De Gregori and Zalone, the opposites who meet on stage

De Gregori and Zalone, the opposites who meet on stage

The first excellent news is for “De Gregori's Taliban”, those who resented the pairing with Zalone, but it also makes happy those who love to see and see De Gregori again in every form, the less usual the better: from 29 October to November 23rd will start with “Nevergreen – Perfette sscienzate”, 20 concerts at the Out Off Theater in Milan, intimate live performances for 200 spectators at a time, with a lineup of hidden pearls, different every evening, and surprise guests, as was the case in 2019 for the residency at the Garbatella Theater in Rome (pre-sales available from today at 6pm).

De Gregori “did not care” about the judgments of the purists last night at the Baths of Caracalla. He had fun and that's no small feat. Only fools don't laugh, according to Chopin. And so there they were, Checco and Francesco in concert. The scene has something surreal about it, it puts you in a good mood: one who understands and takes care of words, the other who cripples and tears them; the elegant and the tamarro (“cozzalone” in Bari means this); the Prince and the fool. For brevity called antipodes. But since nothing can fall upwards and rise downwards, opposites meet at the center and seek balance. Zalone on the piano introduces the theme of “Once upon a time in America”, turning to “Piano bar” and welcoming its creator. The effect is alienating, the two know it. Zalone explains it like this: «Like La Russa making out with Schlein. It won't be beautiful but it will be exceptional.”

They promised that they would interact live, leaving room for jokes. On the album together, “Pastiche”, they had given themselves more seriousness. The fun was in the idea of ​​intertwining, but the execution was no joke. “Sexual men”, in fact, had not been included. On stage it's another thing. They sing it together «It has recently been the Vatican's anthem» announces Checco. He made De Gregori promise two things: 1) if people sing with them, he won't get irritated, 2) for the first time he will explain his songs. He, who doesn't like to talk at concerts, much less reveal the background of the songs, does so on “Piano bar”, dedicated to a sad hotel pianist and not to Venditti (“Antonello is here but he has highlighted his hair color so as not to be recognised” echoes Zalone) and “Story of Pinocchio”. «Nino Manfredi recorded it before my eyes in the early 70s» recalls De Gregori, but he doesn't mention the fact that he himself wrote the lyrics, just twenty-one years old, without appearing in the credits.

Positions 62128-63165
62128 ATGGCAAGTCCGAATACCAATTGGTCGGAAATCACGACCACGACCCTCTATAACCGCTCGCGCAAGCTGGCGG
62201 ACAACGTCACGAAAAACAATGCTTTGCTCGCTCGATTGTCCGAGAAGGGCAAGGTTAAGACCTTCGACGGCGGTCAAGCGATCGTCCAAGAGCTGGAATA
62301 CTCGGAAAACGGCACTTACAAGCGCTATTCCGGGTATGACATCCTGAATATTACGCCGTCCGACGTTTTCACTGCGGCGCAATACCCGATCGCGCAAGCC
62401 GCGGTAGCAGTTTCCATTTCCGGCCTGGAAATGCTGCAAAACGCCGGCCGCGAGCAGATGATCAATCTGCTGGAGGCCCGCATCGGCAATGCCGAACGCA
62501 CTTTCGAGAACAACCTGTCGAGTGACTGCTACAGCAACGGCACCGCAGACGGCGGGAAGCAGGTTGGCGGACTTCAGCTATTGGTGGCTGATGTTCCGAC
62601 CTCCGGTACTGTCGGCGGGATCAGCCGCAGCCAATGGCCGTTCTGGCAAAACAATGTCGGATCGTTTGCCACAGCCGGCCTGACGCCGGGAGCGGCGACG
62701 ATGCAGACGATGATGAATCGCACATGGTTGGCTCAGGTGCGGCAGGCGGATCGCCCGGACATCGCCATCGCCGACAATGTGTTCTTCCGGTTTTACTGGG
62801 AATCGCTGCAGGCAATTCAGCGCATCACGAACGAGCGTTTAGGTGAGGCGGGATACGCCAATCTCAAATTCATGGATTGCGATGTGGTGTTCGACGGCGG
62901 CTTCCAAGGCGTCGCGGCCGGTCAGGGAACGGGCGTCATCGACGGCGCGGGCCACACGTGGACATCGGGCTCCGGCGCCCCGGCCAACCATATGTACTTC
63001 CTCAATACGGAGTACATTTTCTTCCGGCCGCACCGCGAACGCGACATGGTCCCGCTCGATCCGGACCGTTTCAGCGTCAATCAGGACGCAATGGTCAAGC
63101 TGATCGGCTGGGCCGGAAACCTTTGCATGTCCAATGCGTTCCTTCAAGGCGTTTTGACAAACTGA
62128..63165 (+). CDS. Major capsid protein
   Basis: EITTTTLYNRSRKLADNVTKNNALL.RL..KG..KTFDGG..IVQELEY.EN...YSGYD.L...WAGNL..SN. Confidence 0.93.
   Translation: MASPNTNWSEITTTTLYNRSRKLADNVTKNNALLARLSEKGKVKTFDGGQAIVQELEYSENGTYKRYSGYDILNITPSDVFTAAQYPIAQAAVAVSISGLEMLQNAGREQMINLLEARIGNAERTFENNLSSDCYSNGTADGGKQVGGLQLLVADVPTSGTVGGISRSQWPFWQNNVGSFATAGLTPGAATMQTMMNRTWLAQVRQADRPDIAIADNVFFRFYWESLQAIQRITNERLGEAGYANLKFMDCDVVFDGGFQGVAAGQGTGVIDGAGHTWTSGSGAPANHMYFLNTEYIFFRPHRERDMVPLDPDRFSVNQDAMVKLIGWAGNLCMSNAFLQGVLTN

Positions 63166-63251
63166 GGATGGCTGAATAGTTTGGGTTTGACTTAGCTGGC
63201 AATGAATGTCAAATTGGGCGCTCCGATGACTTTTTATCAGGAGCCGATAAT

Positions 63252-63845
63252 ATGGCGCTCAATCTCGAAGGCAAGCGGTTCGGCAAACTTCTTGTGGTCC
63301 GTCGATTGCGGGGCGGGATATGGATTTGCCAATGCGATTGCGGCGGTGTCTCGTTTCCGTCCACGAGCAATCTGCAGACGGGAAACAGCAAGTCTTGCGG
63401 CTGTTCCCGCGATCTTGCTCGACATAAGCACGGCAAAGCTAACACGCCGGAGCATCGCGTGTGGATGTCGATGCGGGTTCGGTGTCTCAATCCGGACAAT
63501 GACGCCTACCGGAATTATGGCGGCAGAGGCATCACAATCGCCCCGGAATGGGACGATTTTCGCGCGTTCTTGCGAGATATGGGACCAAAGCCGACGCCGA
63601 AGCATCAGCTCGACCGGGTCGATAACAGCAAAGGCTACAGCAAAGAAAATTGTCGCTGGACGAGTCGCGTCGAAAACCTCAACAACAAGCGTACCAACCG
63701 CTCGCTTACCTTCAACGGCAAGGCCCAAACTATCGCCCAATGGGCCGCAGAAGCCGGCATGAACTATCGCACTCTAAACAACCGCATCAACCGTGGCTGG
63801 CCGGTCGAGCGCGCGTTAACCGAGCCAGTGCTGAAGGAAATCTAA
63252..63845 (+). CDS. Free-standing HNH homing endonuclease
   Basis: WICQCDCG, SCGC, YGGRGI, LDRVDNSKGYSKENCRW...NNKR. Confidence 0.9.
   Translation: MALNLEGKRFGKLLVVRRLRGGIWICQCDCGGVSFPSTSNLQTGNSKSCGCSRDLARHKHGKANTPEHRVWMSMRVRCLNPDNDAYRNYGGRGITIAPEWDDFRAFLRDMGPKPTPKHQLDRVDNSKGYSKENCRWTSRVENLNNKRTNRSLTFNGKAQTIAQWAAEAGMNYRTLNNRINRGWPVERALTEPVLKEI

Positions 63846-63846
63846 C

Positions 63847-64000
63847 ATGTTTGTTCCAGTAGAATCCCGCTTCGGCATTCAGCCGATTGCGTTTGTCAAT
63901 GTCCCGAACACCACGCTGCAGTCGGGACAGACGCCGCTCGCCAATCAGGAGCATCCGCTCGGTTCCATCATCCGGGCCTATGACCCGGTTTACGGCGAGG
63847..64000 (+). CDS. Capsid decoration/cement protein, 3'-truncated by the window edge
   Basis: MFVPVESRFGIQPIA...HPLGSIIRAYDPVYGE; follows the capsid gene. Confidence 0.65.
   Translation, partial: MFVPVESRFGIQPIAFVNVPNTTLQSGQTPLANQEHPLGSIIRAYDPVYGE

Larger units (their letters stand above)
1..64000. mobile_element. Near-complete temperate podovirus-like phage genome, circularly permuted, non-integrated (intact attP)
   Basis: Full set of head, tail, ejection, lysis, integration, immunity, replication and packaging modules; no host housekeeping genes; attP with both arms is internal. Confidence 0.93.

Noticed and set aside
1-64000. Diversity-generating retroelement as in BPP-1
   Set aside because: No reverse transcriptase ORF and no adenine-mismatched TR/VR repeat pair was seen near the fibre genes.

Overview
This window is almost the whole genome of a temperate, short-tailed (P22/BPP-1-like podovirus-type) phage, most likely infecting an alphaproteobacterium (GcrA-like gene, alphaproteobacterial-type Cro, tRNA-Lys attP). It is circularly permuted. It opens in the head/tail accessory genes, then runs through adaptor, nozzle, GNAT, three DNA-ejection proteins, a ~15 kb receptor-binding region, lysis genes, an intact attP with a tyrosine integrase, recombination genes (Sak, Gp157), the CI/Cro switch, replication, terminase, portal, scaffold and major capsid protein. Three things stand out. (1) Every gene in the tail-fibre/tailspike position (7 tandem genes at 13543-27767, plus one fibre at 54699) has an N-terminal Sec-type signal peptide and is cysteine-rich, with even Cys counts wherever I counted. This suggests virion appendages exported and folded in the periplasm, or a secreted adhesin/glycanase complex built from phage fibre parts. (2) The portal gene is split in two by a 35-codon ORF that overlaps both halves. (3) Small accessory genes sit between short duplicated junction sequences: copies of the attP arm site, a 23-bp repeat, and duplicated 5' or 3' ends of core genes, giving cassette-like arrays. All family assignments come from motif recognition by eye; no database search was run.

Together they take up “Il cuoco di Salò”, which starts with some notes of “Bella ciao”, they move from the poetry of “Rimmel” to the Spanish-like andropause of “Alejandro”, from “Titanic” (but instead of the giant moon there is the iceberg) to “The football draft of the class of '68”. A bit of solemnity is lost, a bit of lightness is gained. The couple separates for a few songs on which the joy would border on blasphemy. De Gregori descends into “Sento il whistle del vapore” (our thoughts go to Giovanna Marini, who recently passed away), accompanied by the voice of the chorister Francesca La Colla, then “Il giorno del violinista”, the beautiful “I matti”, “ Two gypsies”, “Numeri da download”, and “Giusto o misto”, or his version of “My Way”, which increases in intensity live.